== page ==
20 Years of Dam Removal Projects
The first time the federal government ordered the removal of dam removed happened 20 years ago on the Kennebec River in Maine.
The reason for the removal of the Edwards Dam, according to an article by Amy Souers Kober: the dam's costs outweighed its benefits.
Souers Kober celebrates that historic milestone in water infrastructure and river restoration by cataloguing some of the country's greatest dam removal successes in the ensuing decades—and there were plenty of options to choose from, especially of late.
"According to the dam removal database maintained by American Rivers, 1,605 dams have been removed in the U.S. since 1912," according to the article. "Most of these (1,199) have occurred since the removal of Edwards Dam in 1999. The year with the most dam removals was 2018 (99 dams removed). 2017 was the second most productive year, with 91 dams removed."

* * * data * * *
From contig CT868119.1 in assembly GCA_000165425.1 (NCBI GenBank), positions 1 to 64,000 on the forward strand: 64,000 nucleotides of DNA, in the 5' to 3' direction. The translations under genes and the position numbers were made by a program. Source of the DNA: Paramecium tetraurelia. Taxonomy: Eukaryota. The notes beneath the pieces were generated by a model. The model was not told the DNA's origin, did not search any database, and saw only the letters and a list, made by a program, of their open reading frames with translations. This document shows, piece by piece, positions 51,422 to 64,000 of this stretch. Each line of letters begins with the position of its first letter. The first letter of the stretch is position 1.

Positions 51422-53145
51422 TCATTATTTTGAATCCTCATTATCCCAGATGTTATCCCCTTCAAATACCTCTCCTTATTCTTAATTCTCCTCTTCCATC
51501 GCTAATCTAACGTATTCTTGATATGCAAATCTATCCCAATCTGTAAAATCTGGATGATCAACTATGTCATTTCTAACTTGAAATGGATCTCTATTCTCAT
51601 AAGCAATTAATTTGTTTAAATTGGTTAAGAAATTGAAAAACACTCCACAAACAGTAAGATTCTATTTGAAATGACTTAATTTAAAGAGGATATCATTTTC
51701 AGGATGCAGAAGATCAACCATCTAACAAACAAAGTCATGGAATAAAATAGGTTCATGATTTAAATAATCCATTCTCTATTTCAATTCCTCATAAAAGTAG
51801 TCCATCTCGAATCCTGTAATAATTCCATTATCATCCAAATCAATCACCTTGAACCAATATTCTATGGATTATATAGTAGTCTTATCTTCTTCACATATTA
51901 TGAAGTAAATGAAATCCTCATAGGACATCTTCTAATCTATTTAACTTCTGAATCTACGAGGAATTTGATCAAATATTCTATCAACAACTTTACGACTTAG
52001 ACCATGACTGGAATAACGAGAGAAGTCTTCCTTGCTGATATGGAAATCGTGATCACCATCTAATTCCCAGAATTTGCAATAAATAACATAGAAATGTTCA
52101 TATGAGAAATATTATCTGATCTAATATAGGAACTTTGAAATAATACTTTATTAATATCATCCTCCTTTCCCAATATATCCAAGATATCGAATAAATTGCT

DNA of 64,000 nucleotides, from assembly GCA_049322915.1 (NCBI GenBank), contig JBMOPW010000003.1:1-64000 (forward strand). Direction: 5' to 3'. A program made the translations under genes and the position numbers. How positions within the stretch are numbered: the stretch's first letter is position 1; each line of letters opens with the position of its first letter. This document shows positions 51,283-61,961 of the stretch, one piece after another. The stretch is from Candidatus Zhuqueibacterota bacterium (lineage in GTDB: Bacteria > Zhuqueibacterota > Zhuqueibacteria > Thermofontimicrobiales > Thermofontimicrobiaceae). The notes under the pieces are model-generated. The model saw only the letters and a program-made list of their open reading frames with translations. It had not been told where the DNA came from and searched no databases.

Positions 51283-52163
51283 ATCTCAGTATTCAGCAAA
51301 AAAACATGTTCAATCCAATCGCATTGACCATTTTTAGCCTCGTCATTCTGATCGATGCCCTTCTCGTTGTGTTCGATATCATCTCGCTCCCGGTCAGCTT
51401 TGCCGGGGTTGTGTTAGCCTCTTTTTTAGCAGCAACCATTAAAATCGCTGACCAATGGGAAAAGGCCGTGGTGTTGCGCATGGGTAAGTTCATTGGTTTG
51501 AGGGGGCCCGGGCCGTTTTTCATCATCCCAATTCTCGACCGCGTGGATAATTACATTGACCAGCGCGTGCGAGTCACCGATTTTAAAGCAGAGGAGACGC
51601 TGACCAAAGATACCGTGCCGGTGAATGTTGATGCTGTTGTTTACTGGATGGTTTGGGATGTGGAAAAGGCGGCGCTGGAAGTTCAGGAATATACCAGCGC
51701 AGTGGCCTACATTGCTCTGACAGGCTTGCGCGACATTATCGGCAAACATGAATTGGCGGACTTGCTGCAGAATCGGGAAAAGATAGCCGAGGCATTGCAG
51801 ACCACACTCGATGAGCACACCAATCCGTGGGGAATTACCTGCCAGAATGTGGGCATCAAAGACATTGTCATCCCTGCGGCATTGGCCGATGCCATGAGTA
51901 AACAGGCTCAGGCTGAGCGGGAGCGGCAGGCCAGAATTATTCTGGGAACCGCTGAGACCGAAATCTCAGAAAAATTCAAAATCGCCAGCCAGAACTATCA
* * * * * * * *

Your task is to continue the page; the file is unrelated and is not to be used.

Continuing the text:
For records of success, Souers Kober doesn't have to look beyond that first example: "Our partners at the Natural Resources Council of Maine report that since Edwards Dam was removed on July 1, 1999, tens of millions of alewives, blueback herring, striped bass, shad, and other sea-run fish have traveled up the Kennebec River, past the former Edwards Dam, which blocked upstream passage since 1837. Abundant osprey, bald eagles, sturgeon and other wildlife have also returned."
But the article doesn't stop with that first example, surveying the nation's regions for more recent examples of design removal success. American Rivers also provides an interactive map of dam removals for more exploring.